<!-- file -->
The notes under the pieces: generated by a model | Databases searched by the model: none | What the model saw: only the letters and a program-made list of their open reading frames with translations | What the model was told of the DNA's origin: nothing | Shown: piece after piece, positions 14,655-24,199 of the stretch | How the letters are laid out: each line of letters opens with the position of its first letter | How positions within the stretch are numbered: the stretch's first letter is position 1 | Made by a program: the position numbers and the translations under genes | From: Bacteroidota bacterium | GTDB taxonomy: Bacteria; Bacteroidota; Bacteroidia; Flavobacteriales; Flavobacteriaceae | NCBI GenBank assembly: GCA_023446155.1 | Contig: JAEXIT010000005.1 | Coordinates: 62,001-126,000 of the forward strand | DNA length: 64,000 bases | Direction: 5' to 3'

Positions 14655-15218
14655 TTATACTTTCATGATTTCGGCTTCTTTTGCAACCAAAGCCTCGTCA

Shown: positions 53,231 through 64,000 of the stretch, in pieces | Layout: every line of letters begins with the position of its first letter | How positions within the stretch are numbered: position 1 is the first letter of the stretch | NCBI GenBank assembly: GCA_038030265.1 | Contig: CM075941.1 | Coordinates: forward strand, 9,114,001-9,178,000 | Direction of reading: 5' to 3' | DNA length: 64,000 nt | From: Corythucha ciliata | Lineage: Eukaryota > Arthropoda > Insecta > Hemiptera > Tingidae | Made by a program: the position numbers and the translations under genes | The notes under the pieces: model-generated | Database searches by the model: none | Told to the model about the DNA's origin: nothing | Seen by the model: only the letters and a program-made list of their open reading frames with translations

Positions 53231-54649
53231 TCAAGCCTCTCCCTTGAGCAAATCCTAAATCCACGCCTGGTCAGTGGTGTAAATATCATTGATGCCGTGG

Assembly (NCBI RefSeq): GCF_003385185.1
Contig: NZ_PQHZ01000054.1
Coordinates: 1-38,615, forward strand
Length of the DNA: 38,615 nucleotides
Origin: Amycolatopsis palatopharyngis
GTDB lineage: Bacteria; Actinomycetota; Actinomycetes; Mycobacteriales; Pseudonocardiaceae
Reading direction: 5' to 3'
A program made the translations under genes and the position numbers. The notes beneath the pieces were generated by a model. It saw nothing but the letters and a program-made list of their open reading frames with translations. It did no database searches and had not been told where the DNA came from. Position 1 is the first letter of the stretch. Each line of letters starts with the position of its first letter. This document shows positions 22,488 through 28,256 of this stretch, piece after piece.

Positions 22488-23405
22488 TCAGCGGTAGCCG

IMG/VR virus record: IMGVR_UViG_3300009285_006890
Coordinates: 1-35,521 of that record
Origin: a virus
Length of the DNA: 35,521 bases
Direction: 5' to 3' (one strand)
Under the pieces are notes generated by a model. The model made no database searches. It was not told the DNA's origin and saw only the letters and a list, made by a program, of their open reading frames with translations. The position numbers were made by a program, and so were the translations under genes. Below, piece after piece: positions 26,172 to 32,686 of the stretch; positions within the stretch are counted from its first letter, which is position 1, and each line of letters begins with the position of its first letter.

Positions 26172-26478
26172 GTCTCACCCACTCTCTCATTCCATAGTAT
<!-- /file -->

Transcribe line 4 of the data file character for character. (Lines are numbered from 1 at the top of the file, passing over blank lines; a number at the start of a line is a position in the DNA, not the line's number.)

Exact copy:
Shown: positions 53,231 through 64,000 of the stretch, in pieces | Layout: every line of letters begins with the position of its first letter | How positions within the stretch are numbered: position 1 is the first letter of the stretch | NCBI GenBank assembly: GCA_038030265.1 | Contig: CM075941.1 | Coordinates: forward strand, 9,114,001-9,178,000 | Direction of reading: 5' to 3' | DNA length: 64,000 nt | From: Corythucha ciliata | Lineage: Eukaryota > Arthropoda > Insecta > Hemiptera > Tingidae | Made by a program: the position numbers and the translations under genes | The notes under the pieces: model-generated | Database searches by the model: none | Told to the model about the DNA's origin: nothing | Seen by the model: only the letters and a program-made list of their open reading frames with translations